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US drones ‘harass’ Russian plane, airstrike kills ISIS leader: official

The three MQ-9 Reaper drones that the US military said were “harassed” over Syria on Friday by Russian fighter jets later carried out the airstrike that killed the top leader of the Islamic State group. was the same as the U.S. Central Command said on Sunday.

Centcom announced that IS leader Osama al-Muhazir was killed on Friday.

The news ended a third straight day of tense fighting in which the United States criticized the “dangerous and unprofessional” behavior of Russian pilots flying over Syria.

“Friday’s attack was carried out by the same MQ-9 that harassed Russian aircraft earlier in the day in a battle that lasted nearly two hours,” the CENTCOM statement added on Sunday.

The US military said it “harassed” a Reaper drone flying an anti-terrorist mission over Syria in two separate incidents on Wednesday and Thursday, criticizing the actions of Russian fighter pilots.

To highlight the action, the U.S. military has declassified two videos showing Russian fighter jets dropping parachute flares in front of the drones, one of them activating the afterburner. All these actions forced the drone to take evasive maneuvers.

After a third straight day of engagements between Russian fighter jets and U.S. drones on Friday, the U.S. Air Force Central said that 18 unprofessional close-in flights were conducted by Russian aircraft that allowed the MQ-9 to avoid dangerous situations. I responded to do so,” he said.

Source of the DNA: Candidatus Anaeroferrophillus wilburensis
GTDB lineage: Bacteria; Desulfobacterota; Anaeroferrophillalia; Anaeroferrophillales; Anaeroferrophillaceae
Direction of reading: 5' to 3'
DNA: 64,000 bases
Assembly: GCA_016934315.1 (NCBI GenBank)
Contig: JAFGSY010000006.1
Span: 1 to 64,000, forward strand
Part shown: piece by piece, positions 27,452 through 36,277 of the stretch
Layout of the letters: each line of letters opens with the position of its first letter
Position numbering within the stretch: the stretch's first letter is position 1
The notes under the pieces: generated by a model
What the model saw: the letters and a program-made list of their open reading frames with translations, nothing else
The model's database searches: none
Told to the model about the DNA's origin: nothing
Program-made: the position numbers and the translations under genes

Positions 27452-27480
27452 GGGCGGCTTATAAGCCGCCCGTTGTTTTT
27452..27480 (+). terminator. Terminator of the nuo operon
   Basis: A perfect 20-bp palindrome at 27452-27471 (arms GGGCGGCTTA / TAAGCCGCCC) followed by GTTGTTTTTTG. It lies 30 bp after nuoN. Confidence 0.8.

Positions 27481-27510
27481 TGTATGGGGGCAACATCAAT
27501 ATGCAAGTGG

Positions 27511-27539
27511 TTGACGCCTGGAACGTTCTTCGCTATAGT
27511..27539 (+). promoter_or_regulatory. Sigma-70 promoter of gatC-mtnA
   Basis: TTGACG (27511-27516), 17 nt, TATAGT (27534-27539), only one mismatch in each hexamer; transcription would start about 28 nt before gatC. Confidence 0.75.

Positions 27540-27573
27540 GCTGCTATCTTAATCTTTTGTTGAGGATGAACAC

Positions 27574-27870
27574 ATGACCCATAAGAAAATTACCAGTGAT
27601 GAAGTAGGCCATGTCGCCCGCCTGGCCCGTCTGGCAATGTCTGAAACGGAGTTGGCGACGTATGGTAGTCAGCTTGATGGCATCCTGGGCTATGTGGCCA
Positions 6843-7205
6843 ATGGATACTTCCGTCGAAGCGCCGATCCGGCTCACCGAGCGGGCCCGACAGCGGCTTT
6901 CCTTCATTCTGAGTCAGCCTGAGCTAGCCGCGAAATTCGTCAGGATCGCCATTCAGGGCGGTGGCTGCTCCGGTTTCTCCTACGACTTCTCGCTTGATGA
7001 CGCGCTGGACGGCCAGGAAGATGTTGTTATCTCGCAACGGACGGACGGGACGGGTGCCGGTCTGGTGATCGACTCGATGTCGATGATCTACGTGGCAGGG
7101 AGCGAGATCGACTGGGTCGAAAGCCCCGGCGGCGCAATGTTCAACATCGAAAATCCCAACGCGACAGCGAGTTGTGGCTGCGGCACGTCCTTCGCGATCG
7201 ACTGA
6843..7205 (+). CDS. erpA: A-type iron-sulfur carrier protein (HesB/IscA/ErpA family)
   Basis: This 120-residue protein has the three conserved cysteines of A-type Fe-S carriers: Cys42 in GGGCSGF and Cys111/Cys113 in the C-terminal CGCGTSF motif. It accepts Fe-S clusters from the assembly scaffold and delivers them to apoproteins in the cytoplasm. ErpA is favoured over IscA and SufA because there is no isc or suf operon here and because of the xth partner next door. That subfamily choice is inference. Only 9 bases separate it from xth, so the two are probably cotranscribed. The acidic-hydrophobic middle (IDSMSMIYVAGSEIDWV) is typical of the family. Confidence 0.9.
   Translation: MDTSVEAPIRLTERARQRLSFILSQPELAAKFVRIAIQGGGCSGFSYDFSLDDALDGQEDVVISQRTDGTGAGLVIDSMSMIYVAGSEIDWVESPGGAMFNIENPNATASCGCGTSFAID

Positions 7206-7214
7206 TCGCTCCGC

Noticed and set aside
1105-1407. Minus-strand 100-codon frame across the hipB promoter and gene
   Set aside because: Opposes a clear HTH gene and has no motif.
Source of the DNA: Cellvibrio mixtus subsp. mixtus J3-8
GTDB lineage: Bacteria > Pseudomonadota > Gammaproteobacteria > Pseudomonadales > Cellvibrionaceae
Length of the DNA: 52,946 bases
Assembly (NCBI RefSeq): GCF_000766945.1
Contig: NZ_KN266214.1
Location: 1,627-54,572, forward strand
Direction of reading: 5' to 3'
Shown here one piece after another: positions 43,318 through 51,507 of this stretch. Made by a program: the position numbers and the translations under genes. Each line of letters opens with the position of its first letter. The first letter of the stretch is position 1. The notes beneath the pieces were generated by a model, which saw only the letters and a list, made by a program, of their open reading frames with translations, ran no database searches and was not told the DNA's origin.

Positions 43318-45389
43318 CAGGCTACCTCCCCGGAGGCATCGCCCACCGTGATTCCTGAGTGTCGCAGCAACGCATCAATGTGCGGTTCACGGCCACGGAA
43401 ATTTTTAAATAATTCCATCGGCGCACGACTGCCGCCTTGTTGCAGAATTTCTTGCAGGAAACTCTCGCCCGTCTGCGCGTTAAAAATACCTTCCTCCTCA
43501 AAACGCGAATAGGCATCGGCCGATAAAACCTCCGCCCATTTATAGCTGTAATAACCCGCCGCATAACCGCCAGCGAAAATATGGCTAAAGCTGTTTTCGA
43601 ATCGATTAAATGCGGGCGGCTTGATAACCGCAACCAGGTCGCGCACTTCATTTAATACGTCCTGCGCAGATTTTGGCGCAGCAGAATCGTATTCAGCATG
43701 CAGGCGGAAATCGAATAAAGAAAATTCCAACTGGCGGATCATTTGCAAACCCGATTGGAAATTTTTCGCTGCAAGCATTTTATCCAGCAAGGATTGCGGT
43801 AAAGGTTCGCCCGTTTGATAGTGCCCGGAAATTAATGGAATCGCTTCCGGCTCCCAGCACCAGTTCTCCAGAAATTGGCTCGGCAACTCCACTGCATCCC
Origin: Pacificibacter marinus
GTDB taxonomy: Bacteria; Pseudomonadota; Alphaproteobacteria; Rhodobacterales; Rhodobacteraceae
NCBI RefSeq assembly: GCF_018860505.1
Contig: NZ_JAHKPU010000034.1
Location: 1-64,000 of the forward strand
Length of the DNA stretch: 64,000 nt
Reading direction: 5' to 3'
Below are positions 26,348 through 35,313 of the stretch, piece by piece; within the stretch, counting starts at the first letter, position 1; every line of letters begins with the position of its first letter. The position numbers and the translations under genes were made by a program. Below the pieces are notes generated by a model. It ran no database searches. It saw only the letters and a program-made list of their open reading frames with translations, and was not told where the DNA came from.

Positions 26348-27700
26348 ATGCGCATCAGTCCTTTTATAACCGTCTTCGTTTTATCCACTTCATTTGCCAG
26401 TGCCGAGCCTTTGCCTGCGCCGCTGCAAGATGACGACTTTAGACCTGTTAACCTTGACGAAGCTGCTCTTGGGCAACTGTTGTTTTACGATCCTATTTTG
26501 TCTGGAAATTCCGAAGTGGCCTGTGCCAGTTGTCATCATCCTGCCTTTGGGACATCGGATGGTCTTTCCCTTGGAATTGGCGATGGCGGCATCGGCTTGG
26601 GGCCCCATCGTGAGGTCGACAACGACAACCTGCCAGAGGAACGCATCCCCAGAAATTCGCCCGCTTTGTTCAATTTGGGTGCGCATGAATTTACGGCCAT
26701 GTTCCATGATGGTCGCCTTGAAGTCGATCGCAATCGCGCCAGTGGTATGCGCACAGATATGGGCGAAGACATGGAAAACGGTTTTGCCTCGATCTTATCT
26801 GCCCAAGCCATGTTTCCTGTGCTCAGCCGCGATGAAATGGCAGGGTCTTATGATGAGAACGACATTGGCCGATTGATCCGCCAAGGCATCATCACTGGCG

“We have made it clear that we remain committed to defeating ISIS throughout the region,” said CENTCOM Commander Gen. Michael “Eric” Crilla. “ISIS is a threat not only in this region, but far beyond.”

“There are no indications that civilians were killed in this attack, and coalition forces are reviewing reports of civilian injuries,” Centcom said in a statement on Sunday.

It is unclear where the US airstrikes took place in Syria.

US military aircraft typically operate in eastern Syria, where 900 US soldiers are involved in operations against IS, while Russian forces and aircraft operate in western Syria to support the regime of President Bashar al-Assad. there is

Last week, a Pentagon spokesman denied the Russian defense ministry’s allegations, saying US drones were flying in areas where Russian aircraft fly.

But US planes have previously operated in northwestern Syria, carrying out airstrikes against IS leaders.

Over the years, both militaries have regularly used deconfliction safety lines to give advance notice of where their aircraft will fly over Syria and prevent dangerous interactions.

U.S. officials said Russia stopped using the line regularly in recent months. US drones ‘harass’ Russian plane, airstrike kills ISIS leader: official

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